On a more personal level, you could say, that no matter the legislation, there is a strong surge towards privacy, and users are beginning to ask for this kind of protection and knowledge that their data is not misused.

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  3. I hate to be a pedant, and I really appreciate what these guys are doing – it will be really useful. But their site doesn’t have a privacy policy and they have an email subscription box.

    I see this a LOT in the world of GDPR compliance: people who say “We’re building something/providing training on GDPR compliance. Sign up here. Send us your email address. Give us your personal data!”…

    …but they have not obeyed even the simplest of data protection rules, and not a bit of GDPR guidance.

    If people want trust in their ability to inform us about GDPR, then they need to show that they are, themselves, not only knowledgable about it, but also implementing some of it.

    I strongly suggest that these guys tell us, when they collect email addresses:

    – who they are, why they collect the data, for how long and who receives it
    – how users can access their data and take it with them
    – how users can delete their data

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    1. Your point is very valid Ross, and we’ve been too eager to share our initial idea that the actual website wasn’t the biggest concern for us. I’m sorry for that, and even though we do not fully comply with the future GDPR – we now do have a Privacy Policy that seeks to answer your questions.
      https://www.gdprwp.com/privacy-policy/

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      1. Thanks. That’s great. And as I’ve stated elsewhere, I support this project and I’m thankful that you’re taking initiative on it.

        One observation here is that GDPR will make launching small projects much harder. You can’t just fire up an instance of BuddyPress or bbPress – you need to consider the ramifications of your data collection.

        This is a GOOD THING!!! We should be paying attention when we collect personal information for any project.

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    2. Yeah, this is a tough concept to enforce. I tried an ethical policy standard a while back internally and it worked well with our internal teams. I then tried a public “call for contributors” in a toxic WP group and got blasted by whiney #wpbabies who spend their lives criticizing other people trying to do some good.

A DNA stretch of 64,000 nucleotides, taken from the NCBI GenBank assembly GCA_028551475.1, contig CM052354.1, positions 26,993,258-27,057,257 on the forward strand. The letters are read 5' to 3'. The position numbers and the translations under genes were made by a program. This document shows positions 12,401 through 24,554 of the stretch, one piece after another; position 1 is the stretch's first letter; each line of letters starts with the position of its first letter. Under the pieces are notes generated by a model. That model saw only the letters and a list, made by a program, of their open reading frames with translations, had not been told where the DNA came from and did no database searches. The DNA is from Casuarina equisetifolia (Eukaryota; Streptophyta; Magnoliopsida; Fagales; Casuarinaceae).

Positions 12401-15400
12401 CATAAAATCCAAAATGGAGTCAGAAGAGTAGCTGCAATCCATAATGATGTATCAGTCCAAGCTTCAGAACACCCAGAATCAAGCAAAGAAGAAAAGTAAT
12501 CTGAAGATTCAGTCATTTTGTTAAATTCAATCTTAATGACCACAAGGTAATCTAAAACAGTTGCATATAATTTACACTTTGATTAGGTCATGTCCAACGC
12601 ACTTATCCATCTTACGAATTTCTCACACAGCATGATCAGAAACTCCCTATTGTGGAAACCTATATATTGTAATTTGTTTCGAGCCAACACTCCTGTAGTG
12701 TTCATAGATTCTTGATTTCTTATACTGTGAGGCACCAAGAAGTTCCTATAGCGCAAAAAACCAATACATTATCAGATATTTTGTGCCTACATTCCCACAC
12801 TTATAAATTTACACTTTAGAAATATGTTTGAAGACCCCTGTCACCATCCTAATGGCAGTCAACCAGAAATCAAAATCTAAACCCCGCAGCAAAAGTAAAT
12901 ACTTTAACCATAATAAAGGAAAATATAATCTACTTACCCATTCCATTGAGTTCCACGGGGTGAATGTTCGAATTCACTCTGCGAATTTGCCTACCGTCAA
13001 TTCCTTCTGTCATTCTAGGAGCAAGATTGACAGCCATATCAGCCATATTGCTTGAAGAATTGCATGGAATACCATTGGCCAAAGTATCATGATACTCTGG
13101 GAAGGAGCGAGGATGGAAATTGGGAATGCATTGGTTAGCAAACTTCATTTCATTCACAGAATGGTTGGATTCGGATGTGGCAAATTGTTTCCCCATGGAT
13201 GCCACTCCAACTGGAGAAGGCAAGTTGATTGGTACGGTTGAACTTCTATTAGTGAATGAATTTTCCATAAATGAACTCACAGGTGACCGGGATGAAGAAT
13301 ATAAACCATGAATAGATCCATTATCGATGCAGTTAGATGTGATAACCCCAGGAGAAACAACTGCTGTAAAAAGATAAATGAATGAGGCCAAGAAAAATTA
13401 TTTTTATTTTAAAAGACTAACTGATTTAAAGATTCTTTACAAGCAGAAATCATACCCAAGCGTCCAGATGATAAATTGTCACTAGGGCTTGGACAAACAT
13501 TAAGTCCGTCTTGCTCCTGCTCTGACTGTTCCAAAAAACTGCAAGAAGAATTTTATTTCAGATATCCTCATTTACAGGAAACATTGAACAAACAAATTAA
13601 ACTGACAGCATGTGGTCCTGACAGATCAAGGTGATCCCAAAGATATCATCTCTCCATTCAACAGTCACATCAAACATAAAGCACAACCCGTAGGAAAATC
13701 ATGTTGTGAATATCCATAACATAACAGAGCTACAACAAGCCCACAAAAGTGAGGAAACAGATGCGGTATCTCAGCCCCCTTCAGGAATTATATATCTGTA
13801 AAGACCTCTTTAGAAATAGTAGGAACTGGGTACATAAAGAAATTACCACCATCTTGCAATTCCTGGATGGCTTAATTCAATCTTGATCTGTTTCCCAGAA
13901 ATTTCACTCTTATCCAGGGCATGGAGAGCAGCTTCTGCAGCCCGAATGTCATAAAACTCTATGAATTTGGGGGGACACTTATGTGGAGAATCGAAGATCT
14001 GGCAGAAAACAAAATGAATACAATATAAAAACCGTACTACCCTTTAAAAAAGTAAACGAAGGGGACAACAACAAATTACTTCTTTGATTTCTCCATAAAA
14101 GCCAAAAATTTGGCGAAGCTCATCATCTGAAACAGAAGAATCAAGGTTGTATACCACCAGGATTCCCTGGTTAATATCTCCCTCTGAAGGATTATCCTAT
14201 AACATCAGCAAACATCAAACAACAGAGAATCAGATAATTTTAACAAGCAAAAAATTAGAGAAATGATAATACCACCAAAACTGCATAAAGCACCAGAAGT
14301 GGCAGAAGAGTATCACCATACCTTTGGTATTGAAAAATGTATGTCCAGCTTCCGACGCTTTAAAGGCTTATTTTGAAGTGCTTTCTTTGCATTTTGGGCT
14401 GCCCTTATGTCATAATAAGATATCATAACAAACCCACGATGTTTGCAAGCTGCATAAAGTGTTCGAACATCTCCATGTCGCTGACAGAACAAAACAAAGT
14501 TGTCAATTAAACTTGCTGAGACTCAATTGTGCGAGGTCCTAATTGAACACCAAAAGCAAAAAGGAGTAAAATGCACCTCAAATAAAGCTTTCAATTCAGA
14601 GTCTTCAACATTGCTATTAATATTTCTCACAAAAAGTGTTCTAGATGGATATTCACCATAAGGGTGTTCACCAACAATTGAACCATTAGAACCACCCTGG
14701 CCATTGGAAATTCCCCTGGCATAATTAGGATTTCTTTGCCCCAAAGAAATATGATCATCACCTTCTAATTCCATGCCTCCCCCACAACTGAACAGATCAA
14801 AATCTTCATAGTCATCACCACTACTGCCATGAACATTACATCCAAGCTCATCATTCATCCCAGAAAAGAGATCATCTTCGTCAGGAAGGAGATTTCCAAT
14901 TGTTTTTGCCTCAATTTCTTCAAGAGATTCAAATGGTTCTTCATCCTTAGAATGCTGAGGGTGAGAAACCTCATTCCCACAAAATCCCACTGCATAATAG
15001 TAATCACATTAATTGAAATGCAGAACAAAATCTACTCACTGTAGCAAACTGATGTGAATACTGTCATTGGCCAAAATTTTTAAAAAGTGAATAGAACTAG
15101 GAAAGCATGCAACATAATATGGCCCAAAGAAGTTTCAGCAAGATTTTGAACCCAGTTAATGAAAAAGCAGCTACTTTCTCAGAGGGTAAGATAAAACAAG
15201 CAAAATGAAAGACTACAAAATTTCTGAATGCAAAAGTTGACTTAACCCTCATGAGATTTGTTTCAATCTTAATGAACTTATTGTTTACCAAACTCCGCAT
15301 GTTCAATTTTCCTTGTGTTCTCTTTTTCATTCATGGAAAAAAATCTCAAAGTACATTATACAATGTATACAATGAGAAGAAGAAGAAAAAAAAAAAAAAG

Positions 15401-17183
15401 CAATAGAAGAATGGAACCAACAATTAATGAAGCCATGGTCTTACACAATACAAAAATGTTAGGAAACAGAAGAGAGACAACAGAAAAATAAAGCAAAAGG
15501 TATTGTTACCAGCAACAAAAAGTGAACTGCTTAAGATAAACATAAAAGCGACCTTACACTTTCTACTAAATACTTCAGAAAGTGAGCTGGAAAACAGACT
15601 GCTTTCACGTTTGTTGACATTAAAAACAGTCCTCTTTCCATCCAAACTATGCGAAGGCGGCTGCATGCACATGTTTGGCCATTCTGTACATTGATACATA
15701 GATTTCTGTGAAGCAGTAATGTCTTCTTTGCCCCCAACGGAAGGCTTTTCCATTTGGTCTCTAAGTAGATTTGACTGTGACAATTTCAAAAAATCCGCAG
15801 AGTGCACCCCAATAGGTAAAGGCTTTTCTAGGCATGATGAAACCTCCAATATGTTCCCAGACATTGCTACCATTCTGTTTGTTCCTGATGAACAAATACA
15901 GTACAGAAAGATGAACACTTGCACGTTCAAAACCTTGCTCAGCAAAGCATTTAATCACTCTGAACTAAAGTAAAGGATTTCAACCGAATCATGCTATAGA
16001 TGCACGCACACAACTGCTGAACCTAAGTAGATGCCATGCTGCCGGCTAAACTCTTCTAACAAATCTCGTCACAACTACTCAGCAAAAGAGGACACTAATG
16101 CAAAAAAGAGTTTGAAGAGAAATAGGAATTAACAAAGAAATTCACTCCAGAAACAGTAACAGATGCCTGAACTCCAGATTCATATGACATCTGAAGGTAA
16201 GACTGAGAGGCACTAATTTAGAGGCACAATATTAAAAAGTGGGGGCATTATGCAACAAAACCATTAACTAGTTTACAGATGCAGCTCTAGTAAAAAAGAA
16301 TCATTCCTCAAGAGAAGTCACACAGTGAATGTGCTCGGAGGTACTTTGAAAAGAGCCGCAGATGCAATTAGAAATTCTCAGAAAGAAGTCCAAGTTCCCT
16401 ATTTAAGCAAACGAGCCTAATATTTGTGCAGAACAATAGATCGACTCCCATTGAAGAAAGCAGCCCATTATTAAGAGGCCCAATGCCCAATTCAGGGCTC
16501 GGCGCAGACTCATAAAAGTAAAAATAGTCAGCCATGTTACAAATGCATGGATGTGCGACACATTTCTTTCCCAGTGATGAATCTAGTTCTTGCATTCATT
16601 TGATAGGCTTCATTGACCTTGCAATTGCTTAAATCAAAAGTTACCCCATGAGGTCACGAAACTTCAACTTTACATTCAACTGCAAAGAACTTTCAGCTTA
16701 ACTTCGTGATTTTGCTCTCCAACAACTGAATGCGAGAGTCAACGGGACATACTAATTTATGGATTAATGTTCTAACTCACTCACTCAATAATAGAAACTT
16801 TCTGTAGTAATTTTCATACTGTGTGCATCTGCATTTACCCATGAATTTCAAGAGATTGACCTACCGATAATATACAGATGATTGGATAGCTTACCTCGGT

I also reached out to Mika to see if she thought if an ethical policy standard was a good idea, she said “Yes, but nobody would ever comply.” I just gave up.

      So, I applaud this effort, but it takes a lot of support and compliance from the community, without prejudice, or else it will just open the flood gates for trolls. Good luck!

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  4. Probably one of the single most important things to affect website owners, managers and developers for a long time. I should expect that it will upend a lot of core, plugin, and website developers all across the world — not just EU — due to the global focus of many internet sites that rely on WordPress technology (magazines/publishers face some of the biggest challenges).

    I would say that an open source community solution suits this challenge and urge these guys to establish some kind of non-profit entity to be able to collect funding to empower them and other developers to invest time and effort into this. 200 days is a pretty significant deadline!

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  5. I have a feeling this will go the way of the a11y law, at least when it comes to American plugin developers. These are some big changes that need to be implemented in massive plugins in a short amount of time.

    Regarding the portable/deleting data, how would that affect store metrics? Can I store that purchase amount anonymously if the customer wants to delete it? Can I store their country anonymously after they delete their account/data?

    Lots of questions, especially surrounding eCommerce sites. It will be interesting to see how this progresses.

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  6. How will the GDPR affect European minors using WP?

    From GDPR FAQ:

    Parental consent will be required to process the personal data of children under the age of 16 for online services; member states may legislate for a lower age of consent but this will not be below the age of 13.

    Since WP requires an email address, and email is personal, will European users have to be 16 years old to use WordPress?

    Thank you,
    Mitchell